Objective: To evaluate interobserver agreement for the assessment of local tumor extension in women with cervical cancer, among experienced and less experienced observers, using transvaginal ultrasound (TVS) and magnetic resonance imaging (MRI). Methods: The TVS observers were all gynecologists and consultant ultrasound specialists, six with and seven without previous experience in cervical cancer imaging. The MRI observers were five radiologists experienced in pelvic MRI and four less experienced radiology residents without previous experience in MRI of the pelvis. The less experienced TVS observers and all MRI observers underwent a short basic training session in the assessment of cervical tumor extension, while the experienced TVS observers received only a written directive. All observers were assigned the same images from cervical cancer patients at all stages (n = 60) and performed offline evaluation to answer the following three questions: (1) Is there a visible primary tumor? (2) Does the tumor infiltrate > ⅓ of the cervical stroma? and (3) Is there parametrial invasion? Interobserver agreement within the four groups of observers was assessed using Fleiss kappa (κ) with 95% CI. Results: Experienced and less experienced TVS observers, respectively, had moderate interobserver agreement with respect to tumor detection (κ (95% CI), 0.46 (0.40–0.53) and 0.46 (0.41–0.52)), stromal invasion > ⅓ (κ (95% CI), 0.45 (0.38–0.51) and 0.53 (0.40–0.58)) and parametrial invasion (κ (95% CI), 0.57 (0.51–0.64) and 0.44 (0.39–0.50)). Experienced MRI observers had good interobserver agreement with respect to tumor detection (κ (95% CI), 0.70 (0.62–0.78)), while less experienced MRI observers had moderate agreement (κ (95% CI), 0.51 (0.41–0.62)), and both experienced and less experienced MRI observers, respectively, had good interobserver agreement regarding stromal invasion (κ (95% CI), 0.80 (0.72–0.88) and 0.71 (0.61–0.81)) and parametrial invasion (κ (95% CI), 0.69 (0.61–0.77) and 0.71 (0.61–0.81)). Conclusions: We found interobserver agreement for the assessment of local tumor extension in patients with cervical cancer to be moderate for TVS and moderate-to-good for MRI. The level of interobserver agreement was associated with experience among TVS observers only for parametrial invasion. © 2021 The Authors. Ultrasound in Obstetrics & Gynecology published by John Wiley & Sons Ltd on behalf of International Society of Ultrasound in Obstetrics and Gynecology.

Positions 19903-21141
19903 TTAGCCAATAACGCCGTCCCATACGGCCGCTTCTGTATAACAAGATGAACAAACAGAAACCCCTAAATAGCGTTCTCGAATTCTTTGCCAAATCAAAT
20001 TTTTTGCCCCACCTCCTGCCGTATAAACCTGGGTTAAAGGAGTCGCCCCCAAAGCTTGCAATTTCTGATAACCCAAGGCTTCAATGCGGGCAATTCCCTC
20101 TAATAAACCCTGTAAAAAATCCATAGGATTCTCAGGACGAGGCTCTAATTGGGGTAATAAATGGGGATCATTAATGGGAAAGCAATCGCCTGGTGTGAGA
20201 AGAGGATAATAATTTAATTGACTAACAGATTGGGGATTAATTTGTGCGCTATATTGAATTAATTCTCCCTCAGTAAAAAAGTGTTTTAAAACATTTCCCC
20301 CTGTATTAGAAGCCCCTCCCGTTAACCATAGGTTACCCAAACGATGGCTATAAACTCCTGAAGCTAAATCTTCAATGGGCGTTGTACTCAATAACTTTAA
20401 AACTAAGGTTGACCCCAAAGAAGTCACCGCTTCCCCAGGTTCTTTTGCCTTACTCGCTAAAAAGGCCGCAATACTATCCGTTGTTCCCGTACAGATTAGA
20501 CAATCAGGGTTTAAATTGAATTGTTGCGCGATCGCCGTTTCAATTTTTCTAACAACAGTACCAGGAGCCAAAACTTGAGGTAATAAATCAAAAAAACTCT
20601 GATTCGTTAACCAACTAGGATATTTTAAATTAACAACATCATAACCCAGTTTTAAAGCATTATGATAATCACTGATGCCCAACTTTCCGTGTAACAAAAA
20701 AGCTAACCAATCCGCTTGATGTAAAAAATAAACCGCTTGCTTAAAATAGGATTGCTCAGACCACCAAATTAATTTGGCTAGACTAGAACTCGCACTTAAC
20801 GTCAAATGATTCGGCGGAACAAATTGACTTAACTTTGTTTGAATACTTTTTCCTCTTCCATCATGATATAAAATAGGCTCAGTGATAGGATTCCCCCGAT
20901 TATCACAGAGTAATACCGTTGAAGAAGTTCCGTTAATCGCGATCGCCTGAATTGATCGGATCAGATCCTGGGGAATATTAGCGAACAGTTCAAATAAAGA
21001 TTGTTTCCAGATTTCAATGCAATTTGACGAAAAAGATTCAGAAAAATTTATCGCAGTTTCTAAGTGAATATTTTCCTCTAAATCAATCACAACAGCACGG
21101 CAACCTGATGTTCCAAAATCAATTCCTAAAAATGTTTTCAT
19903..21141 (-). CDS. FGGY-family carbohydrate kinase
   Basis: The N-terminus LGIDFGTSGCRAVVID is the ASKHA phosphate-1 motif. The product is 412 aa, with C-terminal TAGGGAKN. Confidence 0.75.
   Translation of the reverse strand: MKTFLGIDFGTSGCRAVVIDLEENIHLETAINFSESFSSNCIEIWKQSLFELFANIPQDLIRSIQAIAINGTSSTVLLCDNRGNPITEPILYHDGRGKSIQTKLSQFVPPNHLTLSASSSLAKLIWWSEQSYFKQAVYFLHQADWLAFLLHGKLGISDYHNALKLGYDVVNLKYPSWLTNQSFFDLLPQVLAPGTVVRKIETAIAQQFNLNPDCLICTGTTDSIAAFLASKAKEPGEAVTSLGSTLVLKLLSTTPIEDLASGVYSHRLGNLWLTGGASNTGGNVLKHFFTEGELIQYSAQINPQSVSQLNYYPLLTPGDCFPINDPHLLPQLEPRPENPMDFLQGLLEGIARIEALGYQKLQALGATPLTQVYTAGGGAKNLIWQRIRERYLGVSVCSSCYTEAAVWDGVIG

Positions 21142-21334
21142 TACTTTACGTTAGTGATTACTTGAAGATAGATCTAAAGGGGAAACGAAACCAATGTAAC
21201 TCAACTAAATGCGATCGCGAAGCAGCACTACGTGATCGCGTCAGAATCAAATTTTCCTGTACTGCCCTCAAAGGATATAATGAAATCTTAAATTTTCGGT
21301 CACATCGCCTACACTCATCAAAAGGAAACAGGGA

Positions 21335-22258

Palsdottir, K., Fridsten, S., Blomqvist, L., Alagic, Z., Fischerova, D., Gaurilcikas, A., Hasselrot, K., Jaderling, F., Testa, A. C., Sundin, A., Epstein, E., Interobserver agreement of transvaginal ultrasound and magnetic resonance imaging in local staging of cervical cancer, <<ULTRASOUND IN OBSTETRICS & GYNECOLOGY>>, 2021; 58 (5): 773-779. [doi:10.1002/uog.23662] [http://hdl.handle.net/10807/199636]

Interobserver agreement of transvaginal ultrasound and magnetic resonance imaging in local staging of cervical cancer